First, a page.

Sam concentrates his practice in intellectual property litigation, with an emphasis on patent matters. 

Before entering the legal profession, Sam was a registered patent agent and worked for Robins Kaplan LLP, first as a technical adviser and later as a senior scientist. During his tenure there, Sam performed patent portfolio assessments, assisted in developing patent infringement and invalidity contentions, analyzed inter partes review petitions, and helped prepare technical experts and inventors for statements and depositions. He has substantial experience in all aspects of high-stakes patent litigation, including infringement mapping, invalidity analysis, and claim construction. He also has advised attorneys on valuation and litigation potential, trial presentation and strategy. Sam has handled matters in a range of technical fields, including wireless communications, medical imaging, computer hardware and software, internet technologies and semiconductor manufacturing.

Sam holds Ph.D. and master’s degrees in astrophysics from The University of Chicago. For his dissertation, he developed instruments to constrain the density and age of the universe through observations of objects located billions of light years away. After being awarded a postdoctoral fellowship from the National Institutes of Health, he served as a postdoctoral research fellow in radiology at the University of Chicago Hospitals. There, he developed mathematical algorithms for image reconstruction in MRI, implemented software for statistical estimation of tumor properties from CT data, and presented original research at national and international conferences.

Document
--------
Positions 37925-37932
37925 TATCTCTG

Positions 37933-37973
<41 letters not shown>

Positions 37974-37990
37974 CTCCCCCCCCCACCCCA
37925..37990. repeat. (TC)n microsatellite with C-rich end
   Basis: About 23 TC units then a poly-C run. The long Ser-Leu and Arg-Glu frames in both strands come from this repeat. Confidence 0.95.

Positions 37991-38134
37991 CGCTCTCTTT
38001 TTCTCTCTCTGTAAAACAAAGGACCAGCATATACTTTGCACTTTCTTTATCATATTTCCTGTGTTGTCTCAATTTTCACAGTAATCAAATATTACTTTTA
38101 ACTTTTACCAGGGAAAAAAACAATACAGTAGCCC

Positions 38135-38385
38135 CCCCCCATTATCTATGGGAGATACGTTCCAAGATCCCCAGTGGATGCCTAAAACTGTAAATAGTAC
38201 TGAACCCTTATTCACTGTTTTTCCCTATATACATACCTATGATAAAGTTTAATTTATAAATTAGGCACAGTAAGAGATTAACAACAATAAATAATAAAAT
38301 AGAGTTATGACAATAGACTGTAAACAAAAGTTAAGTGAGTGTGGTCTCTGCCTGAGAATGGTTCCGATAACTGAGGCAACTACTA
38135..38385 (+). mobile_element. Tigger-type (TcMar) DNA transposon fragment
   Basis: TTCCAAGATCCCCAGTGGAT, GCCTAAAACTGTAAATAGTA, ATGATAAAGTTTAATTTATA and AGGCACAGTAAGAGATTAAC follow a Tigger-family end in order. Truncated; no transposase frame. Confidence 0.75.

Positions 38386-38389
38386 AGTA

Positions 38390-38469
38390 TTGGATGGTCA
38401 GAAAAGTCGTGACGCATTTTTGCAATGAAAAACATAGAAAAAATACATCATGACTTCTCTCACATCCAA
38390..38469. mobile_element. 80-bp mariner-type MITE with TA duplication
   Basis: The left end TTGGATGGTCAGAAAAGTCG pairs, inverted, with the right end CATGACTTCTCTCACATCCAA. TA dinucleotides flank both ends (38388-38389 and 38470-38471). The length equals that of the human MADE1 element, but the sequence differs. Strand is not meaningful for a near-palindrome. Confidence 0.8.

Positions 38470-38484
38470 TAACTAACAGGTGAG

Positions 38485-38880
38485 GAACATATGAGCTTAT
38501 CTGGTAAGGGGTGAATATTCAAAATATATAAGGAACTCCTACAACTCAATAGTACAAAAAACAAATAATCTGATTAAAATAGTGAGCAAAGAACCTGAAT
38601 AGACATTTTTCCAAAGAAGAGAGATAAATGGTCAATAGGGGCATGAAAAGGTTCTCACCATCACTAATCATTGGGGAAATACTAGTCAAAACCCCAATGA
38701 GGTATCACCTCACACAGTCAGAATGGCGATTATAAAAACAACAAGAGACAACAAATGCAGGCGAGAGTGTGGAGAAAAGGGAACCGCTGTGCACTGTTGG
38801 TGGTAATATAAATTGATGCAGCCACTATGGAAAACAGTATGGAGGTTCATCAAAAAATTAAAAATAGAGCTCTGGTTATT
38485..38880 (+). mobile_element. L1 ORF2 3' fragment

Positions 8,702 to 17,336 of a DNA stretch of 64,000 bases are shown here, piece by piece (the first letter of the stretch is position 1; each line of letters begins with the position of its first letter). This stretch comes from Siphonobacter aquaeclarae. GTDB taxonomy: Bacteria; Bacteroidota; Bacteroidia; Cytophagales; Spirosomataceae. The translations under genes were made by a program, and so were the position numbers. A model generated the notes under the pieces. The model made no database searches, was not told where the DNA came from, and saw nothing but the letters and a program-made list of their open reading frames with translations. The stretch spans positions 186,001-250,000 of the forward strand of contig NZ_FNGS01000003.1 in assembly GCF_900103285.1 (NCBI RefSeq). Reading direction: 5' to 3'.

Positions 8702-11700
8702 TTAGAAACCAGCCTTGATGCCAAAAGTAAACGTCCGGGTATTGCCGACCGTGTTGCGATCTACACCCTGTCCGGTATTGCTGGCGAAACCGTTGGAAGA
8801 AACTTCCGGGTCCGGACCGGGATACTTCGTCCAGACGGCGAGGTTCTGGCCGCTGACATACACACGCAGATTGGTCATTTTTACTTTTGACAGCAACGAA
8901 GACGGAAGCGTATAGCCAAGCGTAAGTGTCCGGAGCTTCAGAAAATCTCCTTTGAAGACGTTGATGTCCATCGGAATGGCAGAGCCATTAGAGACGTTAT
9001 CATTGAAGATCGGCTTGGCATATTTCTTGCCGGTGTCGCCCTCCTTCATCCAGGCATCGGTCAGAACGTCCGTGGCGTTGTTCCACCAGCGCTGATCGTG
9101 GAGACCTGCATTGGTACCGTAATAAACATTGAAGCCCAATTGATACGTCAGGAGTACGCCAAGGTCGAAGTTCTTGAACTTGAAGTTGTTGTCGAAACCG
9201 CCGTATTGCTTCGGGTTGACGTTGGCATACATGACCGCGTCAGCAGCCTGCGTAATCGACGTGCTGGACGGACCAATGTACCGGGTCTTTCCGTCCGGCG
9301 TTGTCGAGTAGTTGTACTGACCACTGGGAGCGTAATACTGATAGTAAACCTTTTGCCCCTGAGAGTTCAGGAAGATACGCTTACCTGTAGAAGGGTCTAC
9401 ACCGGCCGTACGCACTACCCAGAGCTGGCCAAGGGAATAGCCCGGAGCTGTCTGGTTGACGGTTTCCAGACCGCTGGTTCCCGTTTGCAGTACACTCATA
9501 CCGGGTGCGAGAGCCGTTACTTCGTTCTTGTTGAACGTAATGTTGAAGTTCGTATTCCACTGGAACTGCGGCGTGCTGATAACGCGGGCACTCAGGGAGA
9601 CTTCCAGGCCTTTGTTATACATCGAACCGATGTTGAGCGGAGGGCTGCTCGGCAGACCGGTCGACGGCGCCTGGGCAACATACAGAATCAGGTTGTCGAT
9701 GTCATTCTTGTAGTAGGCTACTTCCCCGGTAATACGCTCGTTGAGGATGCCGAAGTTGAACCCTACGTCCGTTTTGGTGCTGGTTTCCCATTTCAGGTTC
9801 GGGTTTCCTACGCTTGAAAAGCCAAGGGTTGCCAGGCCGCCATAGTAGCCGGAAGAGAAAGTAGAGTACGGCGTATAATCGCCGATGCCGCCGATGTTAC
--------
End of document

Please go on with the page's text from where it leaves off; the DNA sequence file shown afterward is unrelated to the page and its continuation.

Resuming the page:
Publications

Samuel J. LaRoque, Reverse Engineering and Trade Secrets in the Post-Alice World, 66 U. Kan. L. Rev. 427 (2017).

S.J. LaRoque, E.Y. Sidky & X. Pan, Accurate Image Reconstruction from Few-View and Limited-Angle Data in Diffraction Tomography, J. Opt. Soc. Am. A 25, 1772 (2008).

Samuel J. LaRoque et al., X-Ray and Sunyaev-Zel’dovich Effect Measurements of the Gas Mass Fraction in Galaxy Clusters, The Astrophysical Journal 652, 917 (2006).